With the implications of contracting health care services to the semi government or private organizations, careful attention is also needed to safeguard ethical, methodological, accountability, sustainability and governance related issues in such reforms. Government must also define its role explicitly in designing, implementing, monitoring and regulating such contracts to ensure their sustainability.

It was a brief audit of BHUs administered by two different entities. The quality of services was assessed mainly using qualitative methodology and limited information was collected regarding quantitative variables i.e. average number of antenatal visits, average number of children vaccinated each day, staff salaries. Moreover limited numbers of in-depth interviews were conducted from doctors who might be the potential key informants due to work load at the time of interview. This study was conducted in a rural district of Sind Thatta currently facing sever health related challenges and poor health system performance. This might limit the application of findings in better performing districts of the country in terms of health system. However this study adds on our current information regarding performance of health care systems under two different entities.


Out-sourcing of the primary healthcare facilities has resulted in significantly improved quality of healthcare services. This strategy seems to achieve an equitable healthcare delivery in the low and middle income countries where governments have a limited capacity to manage the healthcare services. Contracting may thus prove to be an effective way to rebuild and reorient the primary healthcare, hence contributing to the overall health system strengthening in the developing countries.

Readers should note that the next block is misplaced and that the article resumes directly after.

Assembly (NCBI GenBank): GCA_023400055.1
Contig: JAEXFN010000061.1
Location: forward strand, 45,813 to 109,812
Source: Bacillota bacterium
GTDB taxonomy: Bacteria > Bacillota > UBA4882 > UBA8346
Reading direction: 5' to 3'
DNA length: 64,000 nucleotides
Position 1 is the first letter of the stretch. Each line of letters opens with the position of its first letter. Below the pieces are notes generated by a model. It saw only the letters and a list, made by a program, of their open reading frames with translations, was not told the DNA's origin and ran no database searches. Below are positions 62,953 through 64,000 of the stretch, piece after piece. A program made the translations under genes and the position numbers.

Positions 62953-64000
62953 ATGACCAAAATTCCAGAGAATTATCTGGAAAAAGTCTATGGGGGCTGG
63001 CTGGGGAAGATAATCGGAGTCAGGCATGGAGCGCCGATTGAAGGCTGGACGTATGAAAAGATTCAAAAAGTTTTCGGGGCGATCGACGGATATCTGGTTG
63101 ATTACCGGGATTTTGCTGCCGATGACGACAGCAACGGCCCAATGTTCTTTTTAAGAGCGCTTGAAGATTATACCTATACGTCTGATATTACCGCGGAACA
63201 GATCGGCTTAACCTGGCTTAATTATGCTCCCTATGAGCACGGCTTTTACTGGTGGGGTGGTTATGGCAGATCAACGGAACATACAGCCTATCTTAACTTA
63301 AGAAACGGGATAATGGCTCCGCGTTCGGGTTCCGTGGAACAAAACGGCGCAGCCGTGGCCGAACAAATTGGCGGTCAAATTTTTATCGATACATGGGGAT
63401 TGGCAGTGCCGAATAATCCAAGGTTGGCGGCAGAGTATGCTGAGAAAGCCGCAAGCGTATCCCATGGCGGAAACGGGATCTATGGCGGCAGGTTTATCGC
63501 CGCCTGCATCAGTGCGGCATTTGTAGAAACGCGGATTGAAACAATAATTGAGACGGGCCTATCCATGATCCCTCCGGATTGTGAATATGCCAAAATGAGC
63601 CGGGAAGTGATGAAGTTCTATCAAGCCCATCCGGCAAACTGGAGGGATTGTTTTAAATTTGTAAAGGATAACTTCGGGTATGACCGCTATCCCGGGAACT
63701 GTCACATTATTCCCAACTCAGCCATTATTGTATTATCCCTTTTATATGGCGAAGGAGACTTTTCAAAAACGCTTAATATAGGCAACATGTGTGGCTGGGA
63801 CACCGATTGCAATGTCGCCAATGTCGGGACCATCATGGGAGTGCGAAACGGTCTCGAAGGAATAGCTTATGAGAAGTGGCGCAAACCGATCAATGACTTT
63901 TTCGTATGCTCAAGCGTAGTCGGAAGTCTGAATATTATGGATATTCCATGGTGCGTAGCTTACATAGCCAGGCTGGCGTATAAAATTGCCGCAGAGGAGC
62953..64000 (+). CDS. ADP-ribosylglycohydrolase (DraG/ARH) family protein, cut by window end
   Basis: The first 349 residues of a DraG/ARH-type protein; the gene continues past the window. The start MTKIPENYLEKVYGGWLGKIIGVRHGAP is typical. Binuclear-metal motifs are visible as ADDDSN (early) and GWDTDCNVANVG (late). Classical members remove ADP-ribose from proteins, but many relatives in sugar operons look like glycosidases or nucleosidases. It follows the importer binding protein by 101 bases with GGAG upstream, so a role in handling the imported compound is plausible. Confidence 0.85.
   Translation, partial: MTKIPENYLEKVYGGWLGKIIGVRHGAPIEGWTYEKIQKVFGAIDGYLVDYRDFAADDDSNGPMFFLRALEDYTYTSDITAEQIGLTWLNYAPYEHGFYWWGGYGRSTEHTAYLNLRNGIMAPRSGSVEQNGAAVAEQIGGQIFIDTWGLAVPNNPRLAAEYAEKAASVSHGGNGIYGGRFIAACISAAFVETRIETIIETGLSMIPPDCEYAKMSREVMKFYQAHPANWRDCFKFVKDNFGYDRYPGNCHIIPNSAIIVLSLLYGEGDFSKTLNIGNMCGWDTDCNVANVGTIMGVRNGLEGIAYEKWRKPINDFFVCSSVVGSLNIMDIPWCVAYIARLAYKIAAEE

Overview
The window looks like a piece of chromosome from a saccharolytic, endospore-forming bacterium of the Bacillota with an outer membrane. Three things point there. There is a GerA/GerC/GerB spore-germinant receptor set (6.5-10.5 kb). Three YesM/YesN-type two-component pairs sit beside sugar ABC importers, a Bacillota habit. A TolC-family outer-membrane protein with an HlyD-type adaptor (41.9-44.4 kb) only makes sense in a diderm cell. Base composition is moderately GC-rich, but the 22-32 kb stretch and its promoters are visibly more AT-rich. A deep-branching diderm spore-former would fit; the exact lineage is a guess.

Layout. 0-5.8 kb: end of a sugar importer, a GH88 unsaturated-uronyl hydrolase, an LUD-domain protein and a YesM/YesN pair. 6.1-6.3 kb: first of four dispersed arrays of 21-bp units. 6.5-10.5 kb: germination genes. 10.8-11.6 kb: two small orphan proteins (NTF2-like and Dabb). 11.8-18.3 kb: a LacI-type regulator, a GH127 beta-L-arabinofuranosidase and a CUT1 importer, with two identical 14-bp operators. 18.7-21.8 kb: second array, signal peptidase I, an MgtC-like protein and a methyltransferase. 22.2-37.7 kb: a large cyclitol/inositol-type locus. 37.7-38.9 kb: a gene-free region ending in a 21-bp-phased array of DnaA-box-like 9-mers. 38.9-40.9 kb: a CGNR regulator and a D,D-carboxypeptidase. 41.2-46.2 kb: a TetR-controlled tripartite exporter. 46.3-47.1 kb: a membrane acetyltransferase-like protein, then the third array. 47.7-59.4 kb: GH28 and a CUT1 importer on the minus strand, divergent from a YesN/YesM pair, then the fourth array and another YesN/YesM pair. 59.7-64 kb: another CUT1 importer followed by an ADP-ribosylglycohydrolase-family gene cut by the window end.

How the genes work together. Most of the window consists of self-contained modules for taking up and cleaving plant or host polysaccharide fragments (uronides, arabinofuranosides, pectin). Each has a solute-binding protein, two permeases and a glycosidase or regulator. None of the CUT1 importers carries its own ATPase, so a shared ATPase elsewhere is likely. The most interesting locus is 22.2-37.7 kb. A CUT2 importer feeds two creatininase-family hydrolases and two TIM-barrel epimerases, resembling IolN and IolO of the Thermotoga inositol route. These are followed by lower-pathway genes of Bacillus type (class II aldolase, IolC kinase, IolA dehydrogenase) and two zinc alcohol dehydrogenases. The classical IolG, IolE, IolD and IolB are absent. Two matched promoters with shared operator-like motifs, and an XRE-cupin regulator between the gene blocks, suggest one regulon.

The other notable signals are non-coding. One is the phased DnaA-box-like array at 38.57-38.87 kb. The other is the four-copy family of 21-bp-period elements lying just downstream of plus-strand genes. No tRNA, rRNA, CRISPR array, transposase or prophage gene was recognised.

The authors gratefully acknowledge the support of post graduate trainees from the Department of Community Health Sciences, Aga Khan University, who helped in data collection of this study. We are thankful to Dr. Adeel Khan, Dr. Amin Pethani, Dr. Aneeta Khoso, Dr. Mubashir Zafar and Dr. Unaib Rabbani as well as Community Medicine Residency Program of the Aga Khan University for providing intellectual and logistic support to conduct this study.

Authors’ Affiliations

Department of Community Health Sciences, Aga Khan University


  1. Berendes S, Heywood P, Oliver S, Garner P: Quality of private and public ambulatory health care in low and middle income countries: systematic review of comparative studies. PLoS Med. 2011, 8 (4): e1000433-10.1371/journal.pmed.1000433.View ArticlePubMedPubMed CentralGoogle Scholar
  2. Basu S, Andrews J, Kishore S, Panjabi R, Stuckler D: Comparative performance of private and public healthcare systems in low- and middle-income countries: a systematic review. PLoS Med. 2012, 9 (6): e1001244-10.1371/journal.pmed.1001244.View ArticlePubMedPubMed CentralGoogle Scholar
  3. Shaikh BT, Rabbani F: District health system- a challenge that still remains. East Mediterr Health J. 2004, 10 (1/2): 208-214.PubMedGoogle Scholar